It is claimed by some activist that Kashmir’s highly fertile alluvial soil deposits called ‘karewas’ are being destroyed.
What are Karewas?
- The Kashmir valley is an oval-shaped basin, 140 km long and 40 km wide, trending in the NNW–SSE direction.
- It is an intermountain valley fill, comprising of unconsolidated gravel and mud.
- A succession of plateaus is present above the Plains of Jhelum and its tributaries.
- These plateau-like terraces are called ‘Karewas’ or ‘Vudr’ in the local language.
- These plateaus are 13,000-18,000 metre-thick deposits of alluvial soil and sediments like sandstone and mudstone.
- This makes them ideal for cultivation of saffron, almonds, apples and several other cash crops.
How Karewas formed?
Karewas were formed during the Pleistocene Period (1 million years ago), when the entire Valley of Kashmir was under water. Due to the rise of Pirpanjal, the drainage was impounded and a lake of about 5000 sq. km area was developed and thus a basin was formed. Subsequently, the lake was drained through Bramulla gorge. The deposits left in the process are known as karewas. The thickness of karewas is about 1400 m.
The karewas have been elevated, dissected and removed by subaerial denudation to be in the present position.
The Karewa deposits in the Kashmir valley have been conventionally divided into two stages, lower and upper, representing argillaceous and arenaceous facies respectively. The upper Karewas are less fossiliferous than the lower Karewas. The entire belt touching the foothills of the Pirpanjal represents the lower Karewas, which has been exposed to the rivers starting from the south such as Veshav, Rembiara, Romushu, Dodhganga, Shaliganga, Boknag nar and Ningli. Lower Karewa sections at Aharbal, Anantnag, Arigam, Baramulla have been exposed by these rivers.
The rest of the Karewa sediments occupy the middle of the entire flank of the valley, including Pampore, Srinagar, Burzuhom, Dilpur, Pattan, Parihaspora, and parts of Baramulla District. These represent upper Karewas of the valley. The late Cenozoic deposits exposed in the Kashmir valley assume special significance as they are extensively fluvioglacial, fluvial, lacustrine and eolian in origin. The age determination of a Karewa is based on the correlation between Karewa and Shiwalik fauna from India and Pakistan. As far as the age of Karewas is concerned, the lack of chronological control has impeded the development of a detailed reconstruction of the Karewas depositional history in the intermountain basin of the valley.
Significance of Karewas
- Today, the karewa sediments not only hold fossils and remnants of many human civilisations and habitations, but are also the most fertile spots in the valley.
- Kashmir saffron, which received a Geographical Indication (GI) tag in 2020 for its longer and thicker stigmas, deep-red colour, high aroma and bitter flavour, is grown on these karewas.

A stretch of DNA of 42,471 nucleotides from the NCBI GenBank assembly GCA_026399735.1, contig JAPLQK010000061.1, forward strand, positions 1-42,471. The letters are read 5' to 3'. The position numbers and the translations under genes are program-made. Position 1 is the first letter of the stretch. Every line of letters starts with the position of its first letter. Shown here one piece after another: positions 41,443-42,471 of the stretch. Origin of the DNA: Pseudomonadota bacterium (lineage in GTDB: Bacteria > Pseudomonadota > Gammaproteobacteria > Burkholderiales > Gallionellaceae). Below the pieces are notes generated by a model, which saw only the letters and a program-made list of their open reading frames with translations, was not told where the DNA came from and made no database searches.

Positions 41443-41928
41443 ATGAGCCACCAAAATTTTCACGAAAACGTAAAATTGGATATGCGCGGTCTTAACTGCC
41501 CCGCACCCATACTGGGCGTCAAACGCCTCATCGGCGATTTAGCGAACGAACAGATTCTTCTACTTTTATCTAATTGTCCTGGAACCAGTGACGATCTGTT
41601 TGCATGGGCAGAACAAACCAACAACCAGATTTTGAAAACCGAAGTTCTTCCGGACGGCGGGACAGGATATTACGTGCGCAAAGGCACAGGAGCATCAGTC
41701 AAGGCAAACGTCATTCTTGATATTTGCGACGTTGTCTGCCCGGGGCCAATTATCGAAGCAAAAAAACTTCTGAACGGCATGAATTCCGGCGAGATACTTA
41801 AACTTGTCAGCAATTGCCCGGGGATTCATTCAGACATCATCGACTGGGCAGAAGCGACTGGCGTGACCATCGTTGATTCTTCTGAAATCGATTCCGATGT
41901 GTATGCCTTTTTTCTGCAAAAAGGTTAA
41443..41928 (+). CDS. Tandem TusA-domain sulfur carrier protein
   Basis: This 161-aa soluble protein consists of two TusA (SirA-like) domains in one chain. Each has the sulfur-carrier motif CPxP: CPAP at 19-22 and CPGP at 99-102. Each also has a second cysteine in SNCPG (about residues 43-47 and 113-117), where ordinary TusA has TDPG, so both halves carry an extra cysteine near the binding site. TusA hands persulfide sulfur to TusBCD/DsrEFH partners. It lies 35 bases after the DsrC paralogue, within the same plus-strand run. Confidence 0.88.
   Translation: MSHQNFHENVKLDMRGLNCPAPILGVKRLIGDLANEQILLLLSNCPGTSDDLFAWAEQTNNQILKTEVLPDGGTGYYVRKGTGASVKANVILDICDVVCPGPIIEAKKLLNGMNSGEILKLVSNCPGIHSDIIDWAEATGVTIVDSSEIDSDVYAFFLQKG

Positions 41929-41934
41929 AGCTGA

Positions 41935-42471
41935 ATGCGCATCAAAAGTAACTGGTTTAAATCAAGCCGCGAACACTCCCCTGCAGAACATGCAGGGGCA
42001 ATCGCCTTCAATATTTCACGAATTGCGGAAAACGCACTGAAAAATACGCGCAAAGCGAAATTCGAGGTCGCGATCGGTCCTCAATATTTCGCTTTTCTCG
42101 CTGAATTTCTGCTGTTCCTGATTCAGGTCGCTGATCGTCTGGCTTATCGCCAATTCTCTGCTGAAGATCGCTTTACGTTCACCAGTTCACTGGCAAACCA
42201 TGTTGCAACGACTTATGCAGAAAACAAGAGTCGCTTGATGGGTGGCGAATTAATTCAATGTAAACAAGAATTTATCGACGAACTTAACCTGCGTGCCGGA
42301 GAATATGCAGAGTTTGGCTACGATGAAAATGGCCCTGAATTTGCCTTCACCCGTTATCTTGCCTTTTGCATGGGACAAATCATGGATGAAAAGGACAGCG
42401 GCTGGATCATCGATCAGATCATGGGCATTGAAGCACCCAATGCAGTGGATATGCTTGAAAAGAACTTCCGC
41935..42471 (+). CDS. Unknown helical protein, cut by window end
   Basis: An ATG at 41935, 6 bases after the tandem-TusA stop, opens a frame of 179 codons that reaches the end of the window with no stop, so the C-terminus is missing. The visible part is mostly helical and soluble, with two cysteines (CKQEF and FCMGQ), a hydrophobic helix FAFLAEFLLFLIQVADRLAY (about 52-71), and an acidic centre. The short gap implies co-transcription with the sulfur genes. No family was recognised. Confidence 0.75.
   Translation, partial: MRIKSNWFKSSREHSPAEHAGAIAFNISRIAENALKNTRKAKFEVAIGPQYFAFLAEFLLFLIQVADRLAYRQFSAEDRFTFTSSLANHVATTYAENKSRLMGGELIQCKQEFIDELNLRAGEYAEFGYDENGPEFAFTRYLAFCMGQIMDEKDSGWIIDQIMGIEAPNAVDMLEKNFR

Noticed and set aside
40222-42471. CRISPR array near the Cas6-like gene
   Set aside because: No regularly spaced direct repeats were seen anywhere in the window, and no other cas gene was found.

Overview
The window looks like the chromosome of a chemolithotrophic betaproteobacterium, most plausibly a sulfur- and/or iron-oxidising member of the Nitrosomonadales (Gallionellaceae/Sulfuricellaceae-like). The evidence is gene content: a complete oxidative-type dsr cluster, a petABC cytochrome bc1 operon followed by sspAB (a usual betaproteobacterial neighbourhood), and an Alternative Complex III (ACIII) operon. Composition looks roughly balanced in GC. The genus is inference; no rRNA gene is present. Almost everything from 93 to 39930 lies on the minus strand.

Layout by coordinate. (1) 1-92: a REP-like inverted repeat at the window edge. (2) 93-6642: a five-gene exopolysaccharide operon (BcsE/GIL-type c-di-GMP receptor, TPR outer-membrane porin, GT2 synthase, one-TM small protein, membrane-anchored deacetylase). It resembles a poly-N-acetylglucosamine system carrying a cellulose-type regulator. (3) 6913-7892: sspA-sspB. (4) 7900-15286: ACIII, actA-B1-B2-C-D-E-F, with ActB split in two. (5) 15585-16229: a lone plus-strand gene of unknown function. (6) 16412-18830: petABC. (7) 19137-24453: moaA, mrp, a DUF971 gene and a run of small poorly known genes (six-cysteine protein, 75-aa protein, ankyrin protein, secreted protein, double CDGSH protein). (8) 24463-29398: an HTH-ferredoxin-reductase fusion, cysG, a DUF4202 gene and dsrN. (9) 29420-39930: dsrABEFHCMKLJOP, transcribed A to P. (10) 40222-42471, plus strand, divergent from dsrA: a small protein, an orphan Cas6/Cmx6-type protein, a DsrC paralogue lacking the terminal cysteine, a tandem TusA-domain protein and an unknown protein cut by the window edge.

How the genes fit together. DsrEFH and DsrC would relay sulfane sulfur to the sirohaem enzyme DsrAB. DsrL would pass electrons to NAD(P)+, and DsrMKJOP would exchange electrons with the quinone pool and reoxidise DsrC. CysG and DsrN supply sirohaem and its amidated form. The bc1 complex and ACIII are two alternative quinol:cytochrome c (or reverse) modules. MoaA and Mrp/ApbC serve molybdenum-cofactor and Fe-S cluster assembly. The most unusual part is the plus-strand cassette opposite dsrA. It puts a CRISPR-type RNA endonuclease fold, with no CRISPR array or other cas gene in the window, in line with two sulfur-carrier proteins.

Threats to Karewas
- Despite its agricultural and archaeological importance, karewas are now being excavated to be used in construction.
- Between 1995 and 2005, massive portions of karewas in Pulwama, Budgam and Baramulla districts were razed to the ground for clay for the 125-km-long Qazigund-Baramulla rail line.
- The Srinagar airport is built on the Damodar karewa in Budgam.
About Saffron (Kesar)
- Saffron is a spice derived from the flower of Crocus sativus, commonly known as the “saffron crocus”.
- The scientific name of wild saffron is Crocus cartwrightianus.
- The vivid crimson stigma and styles, called threads, are collected and dried for use mainly as a seasoning and colouring agent in food.
- It has long been the world’s costliest spice by weight.
- Its production has long been restricted to a limited geographical area in the Union territory of Jammu & Kashmir.
- It is believed that saffron cultivation was introduced in Kashmir by Central Asian immigrants around the 1st Century BCE.
- Pampore region, in India, commonly known as Saffron bowl of Kashmir, is the main contributor to saffron production, followed by Budgam, Srinagar, and Kishtiwar districts.
- It has traditionally been associated with the famous Kashmiri cuisine and has medicinal values.
- Pampore Saffron Heritage of Kashmir is one of the Globally Important Agricultural Heritage systems (GIAHS) recognised sites in India.
- It grows well at an altitude of 2000 meters above sea level and needs a photoperiod (sunlight) of 12 hours.
- It thrives best in calcareous (soil that has calcium carbonate in abundance), humus-rich and well-drained soil with a pH between 6 and 8.
- It needs an explicit climatological summer and winter with temperatures ranging from no more than 35 or 40 degree Celsius in summer to about –15 or –20 degree Celsius in winter.
- It also requires adequate rainfall that is 1000-1500 mm per annum.
- Iran is the world’s leading producer of saffron, followed by Spain and India.
Source: Down To Earth